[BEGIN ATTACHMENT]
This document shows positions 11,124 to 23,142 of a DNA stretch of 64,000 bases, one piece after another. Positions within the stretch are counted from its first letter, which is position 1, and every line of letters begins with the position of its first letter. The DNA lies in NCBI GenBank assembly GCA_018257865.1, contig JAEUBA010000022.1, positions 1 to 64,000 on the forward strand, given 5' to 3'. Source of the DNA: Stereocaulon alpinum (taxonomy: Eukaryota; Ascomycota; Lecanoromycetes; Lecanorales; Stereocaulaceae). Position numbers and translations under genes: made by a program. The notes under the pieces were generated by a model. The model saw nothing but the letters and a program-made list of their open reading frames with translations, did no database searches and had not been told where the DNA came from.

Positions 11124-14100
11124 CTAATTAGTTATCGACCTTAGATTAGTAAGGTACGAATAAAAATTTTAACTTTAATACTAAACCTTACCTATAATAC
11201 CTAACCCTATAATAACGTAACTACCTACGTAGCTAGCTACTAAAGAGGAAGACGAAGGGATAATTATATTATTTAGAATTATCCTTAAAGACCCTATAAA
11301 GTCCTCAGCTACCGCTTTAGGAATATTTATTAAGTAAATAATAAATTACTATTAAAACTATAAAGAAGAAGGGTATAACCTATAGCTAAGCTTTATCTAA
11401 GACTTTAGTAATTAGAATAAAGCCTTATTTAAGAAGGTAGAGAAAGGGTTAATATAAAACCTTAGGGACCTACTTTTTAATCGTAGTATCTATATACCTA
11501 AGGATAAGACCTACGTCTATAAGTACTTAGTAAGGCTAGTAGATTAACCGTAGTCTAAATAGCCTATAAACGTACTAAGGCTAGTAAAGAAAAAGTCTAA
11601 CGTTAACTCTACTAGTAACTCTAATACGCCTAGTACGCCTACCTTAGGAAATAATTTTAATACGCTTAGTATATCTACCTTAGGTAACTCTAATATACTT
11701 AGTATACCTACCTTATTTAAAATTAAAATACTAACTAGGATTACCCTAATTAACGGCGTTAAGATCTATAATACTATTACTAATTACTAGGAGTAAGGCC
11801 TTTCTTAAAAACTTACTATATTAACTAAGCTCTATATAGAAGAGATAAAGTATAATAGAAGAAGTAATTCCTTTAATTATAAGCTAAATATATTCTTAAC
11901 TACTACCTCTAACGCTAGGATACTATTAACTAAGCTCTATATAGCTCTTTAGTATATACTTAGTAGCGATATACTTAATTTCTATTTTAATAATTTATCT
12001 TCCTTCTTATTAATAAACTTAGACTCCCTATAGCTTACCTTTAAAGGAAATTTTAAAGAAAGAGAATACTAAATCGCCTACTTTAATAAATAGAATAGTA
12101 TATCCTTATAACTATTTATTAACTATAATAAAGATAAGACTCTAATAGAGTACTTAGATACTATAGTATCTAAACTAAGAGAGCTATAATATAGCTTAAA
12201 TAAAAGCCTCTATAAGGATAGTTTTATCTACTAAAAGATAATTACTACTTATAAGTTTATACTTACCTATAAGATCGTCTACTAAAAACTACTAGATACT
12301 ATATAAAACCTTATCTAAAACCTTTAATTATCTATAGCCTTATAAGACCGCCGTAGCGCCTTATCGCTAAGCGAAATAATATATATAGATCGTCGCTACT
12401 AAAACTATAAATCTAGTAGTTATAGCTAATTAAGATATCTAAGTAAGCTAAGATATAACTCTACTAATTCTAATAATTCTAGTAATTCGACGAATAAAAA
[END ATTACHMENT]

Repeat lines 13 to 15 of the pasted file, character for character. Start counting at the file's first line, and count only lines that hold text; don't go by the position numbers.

12101 TATCCTTATAACTATTTATTAACTATAATAAAGATAAGACTCTAATAGAGTACTTAGATACTATAGTATCTAAACTAAGAGAGCTATAATATAGCTTAAA
12201 TAAAAGCCTCTATAAGGATAGTTTTATCTACTAAAAGATAATTACTACTTATAAGTTTATACTTACCTATAAGATCGTCTACTAAAAACTACTAGATACT
12301 ATATAAAACCTTATCTAAAACCTTTAATTATCTATAGCCTTATAAGACCGCCGTAGCGCCTTATCGCTAAGCGAAATAATATATATAGATCGTCGCTACT